A personal view on the benefits of Jiu-Jitsu

People start martial arts for different reasons. Some lack confidence, others have too much of it. Some want to loose weight, others want to gain mass. You might have been bullied in school, or want to be prepared for it. Just in case.

I started doing it when I was 11 years-old. I did not know who Bruce Lee was, and I had no exposure to any kind of Eastern martial arts’ philosophies. I had never heard of the Gracies and MMA did not even exist. I was not a troubled kid, I had never been bullied and, from what I remember, my confidence was alright, albeit being a bit introverted.

From the start, BJJ for me was a sport, like basketball, soccer or rowing. An exercise where you would want to get better at. Being a curious kid, BJJ fit my needs like a glove. I always saw it like a very intricate puzzle: you solve a problem just to find another. It never ends. I wanted to get better because I could not get stuck at a problem and not try to figure out a solution. I always tried to beat the game, not the person.

After a while, I realized that I was not training or fighting everyday, I was playing. During my teenage years, kids from my neighborhood would go out to play with each other. Instead, I soon realized that the mats were far more interesting. It is funny that even after we grow we continue to call ourselves players and not fighters; contrary to any other martial art that I know of.

Even though I like what BJJ brings to my life, the cause-effect relationship is blurred. What happens in my life affects my game big time also. And what I get from my training also affects the way I handle everyday problems. I try to see it as a closed feedback loop, that can spiral up or down.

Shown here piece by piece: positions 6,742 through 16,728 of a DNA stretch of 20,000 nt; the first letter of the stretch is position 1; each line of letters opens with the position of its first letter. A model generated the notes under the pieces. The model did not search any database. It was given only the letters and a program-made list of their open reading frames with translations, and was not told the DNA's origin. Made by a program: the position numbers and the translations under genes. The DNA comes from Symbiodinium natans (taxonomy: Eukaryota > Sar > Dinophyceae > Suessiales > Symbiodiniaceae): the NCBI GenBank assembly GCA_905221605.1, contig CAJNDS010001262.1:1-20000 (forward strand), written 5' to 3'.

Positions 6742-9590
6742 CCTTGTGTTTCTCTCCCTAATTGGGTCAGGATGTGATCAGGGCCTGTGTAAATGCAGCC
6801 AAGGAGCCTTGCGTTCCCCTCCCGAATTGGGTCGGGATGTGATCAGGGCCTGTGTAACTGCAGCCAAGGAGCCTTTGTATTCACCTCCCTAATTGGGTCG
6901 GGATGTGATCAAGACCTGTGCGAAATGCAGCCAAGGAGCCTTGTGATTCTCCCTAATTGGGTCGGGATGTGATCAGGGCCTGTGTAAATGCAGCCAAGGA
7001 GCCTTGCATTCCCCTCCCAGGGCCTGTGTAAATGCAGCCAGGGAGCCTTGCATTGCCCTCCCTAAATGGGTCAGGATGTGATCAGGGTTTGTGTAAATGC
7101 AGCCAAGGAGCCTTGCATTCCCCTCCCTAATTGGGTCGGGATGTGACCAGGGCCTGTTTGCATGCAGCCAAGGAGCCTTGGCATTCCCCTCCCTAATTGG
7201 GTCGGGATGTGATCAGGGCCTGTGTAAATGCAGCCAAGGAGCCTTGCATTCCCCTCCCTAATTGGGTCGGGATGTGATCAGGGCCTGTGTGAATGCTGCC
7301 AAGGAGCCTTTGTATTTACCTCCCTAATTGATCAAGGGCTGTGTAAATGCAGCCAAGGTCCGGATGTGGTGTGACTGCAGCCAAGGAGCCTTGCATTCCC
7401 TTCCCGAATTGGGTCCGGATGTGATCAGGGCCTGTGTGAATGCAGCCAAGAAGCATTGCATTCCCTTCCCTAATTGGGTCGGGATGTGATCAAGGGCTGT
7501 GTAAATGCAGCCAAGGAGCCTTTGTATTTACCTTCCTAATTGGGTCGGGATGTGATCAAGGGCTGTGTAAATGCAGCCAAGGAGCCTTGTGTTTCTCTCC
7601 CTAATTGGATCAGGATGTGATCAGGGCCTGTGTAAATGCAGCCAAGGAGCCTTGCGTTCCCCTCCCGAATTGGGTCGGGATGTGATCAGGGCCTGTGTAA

When my life is wrong, my BJJ suffers. I sleep late, and my training gets worse. I eat crap, and I feel differently when I roll. If something is troubling my mind, I can’t focus so well on my techniques.

So when I see that my BJJ is being disturbed, I take action in my life to correct its course.

It is not that I put BJJ before anything else; but it works as a thermometer that tells me whether my life is being well lived or not. I am sure that other activities might work the same way for other people. Yet I doubt it would be just as fun.

Despite all the different reasons, people start martial arts because they need to fulfill a certain need. Which need it is matters very little actually.

What matters is that you will live a life enjoying the benefits of being a fighter. What you will become might surprise you. But you will never regret the choice you’ve made.

Book your private class with Prof. Bruno Fernandes at Gracie Barra BJJ Montreal now.